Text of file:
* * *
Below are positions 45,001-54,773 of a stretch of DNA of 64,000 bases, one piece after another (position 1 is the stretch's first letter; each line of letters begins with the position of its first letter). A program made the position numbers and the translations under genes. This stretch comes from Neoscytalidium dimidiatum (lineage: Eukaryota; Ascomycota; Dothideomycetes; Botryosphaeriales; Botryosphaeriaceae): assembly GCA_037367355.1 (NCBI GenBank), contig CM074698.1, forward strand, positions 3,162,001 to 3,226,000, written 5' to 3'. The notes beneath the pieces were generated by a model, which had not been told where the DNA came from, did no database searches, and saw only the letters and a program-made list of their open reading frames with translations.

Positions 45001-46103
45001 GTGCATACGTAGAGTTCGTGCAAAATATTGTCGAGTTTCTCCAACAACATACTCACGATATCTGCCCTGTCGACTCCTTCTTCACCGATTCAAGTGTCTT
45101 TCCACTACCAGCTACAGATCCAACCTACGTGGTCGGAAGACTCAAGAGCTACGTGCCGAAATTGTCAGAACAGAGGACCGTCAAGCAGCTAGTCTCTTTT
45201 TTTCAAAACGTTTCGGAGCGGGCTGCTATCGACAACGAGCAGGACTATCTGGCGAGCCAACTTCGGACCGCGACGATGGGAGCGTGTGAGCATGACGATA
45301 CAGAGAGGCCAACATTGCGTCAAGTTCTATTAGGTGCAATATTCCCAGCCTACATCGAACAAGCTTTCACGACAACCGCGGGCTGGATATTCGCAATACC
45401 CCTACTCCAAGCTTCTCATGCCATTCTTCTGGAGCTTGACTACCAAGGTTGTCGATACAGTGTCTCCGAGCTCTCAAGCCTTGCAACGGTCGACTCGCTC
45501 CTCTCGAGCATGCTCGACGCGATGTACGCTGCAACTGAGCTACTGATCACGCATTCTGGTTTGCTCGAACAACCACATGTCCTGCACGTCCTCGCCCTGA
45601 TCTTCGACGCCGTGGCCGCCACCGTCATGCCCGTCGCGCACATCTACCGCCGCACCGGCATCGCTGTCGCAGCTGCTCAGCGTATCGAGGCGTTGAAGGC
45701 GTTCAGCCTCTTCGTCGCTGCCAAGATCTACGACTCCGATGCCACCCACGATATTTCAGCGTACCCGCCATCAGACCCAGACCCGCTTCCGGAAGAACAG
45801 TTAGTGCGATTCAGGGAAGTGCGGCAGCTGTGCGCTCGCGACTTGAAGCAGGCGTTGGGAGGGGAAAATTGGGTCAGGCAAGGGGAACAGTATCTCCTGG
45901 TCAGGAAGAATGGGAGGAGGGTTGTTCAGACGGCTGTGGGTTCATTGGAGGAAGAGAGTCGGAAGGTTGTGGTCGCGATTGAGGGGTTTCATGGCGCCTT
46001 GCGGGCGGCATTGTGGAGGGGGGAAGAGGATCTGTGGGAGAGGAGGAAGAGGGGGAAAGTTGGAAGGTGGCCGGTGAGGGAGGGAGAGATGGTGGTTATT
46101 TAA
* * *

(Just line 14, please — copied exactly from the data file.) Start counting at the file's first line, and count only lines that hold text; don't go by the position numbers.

46101 TAA